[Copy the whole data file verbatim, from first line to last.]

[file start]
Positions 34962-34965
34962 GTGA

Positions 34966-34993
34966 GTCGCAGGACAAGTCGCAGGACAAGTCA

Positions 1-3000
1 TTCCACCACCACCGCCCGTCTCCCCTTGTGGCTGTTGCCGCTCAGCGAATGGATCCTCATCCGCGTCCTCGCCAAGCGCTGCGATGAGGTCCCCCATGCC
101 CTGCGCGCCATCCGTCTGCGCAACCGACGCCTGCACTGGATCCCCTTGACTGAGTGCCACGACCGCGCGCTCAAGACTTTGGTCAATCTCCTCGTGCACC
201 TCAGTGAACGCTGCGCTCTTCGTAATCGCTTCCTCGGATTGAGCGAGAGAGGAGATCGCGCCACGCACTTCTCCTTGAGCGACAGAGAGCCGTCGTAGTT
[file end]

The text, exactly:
Positions 34962-34965
34962 GTGA

Positions 34966-34993
34966 GTCGCAGGACAAGTCGCAGGACAAGTCA

Positions 1-3000
1 TTCCACCACCACCGCCCGTCTCCCCTTGTGGCTGTTGCCGCTCAGCGAATGGATCCTCATCCGCGTCCTCGCCAAGCGCTGCGATGAGGTCCCCCATGCC
101 CTGCGCGCCATCCGTCTGCGCAACCGACGCCTGCACTGGATCCCCTTGACTGAGTGCCACGACCGCGCGCTCAAGACTTTGGTCAATCTCCTCGTGCACC
201 TCAGTGAACGCTGCGCTCTTCGTAATCGCTTCCTCGGATTGAGCGAGAGAGGAGATCGCGCCACGCACTTCTCCTTGAGCGACAGAGAGCCGTCGTAGTT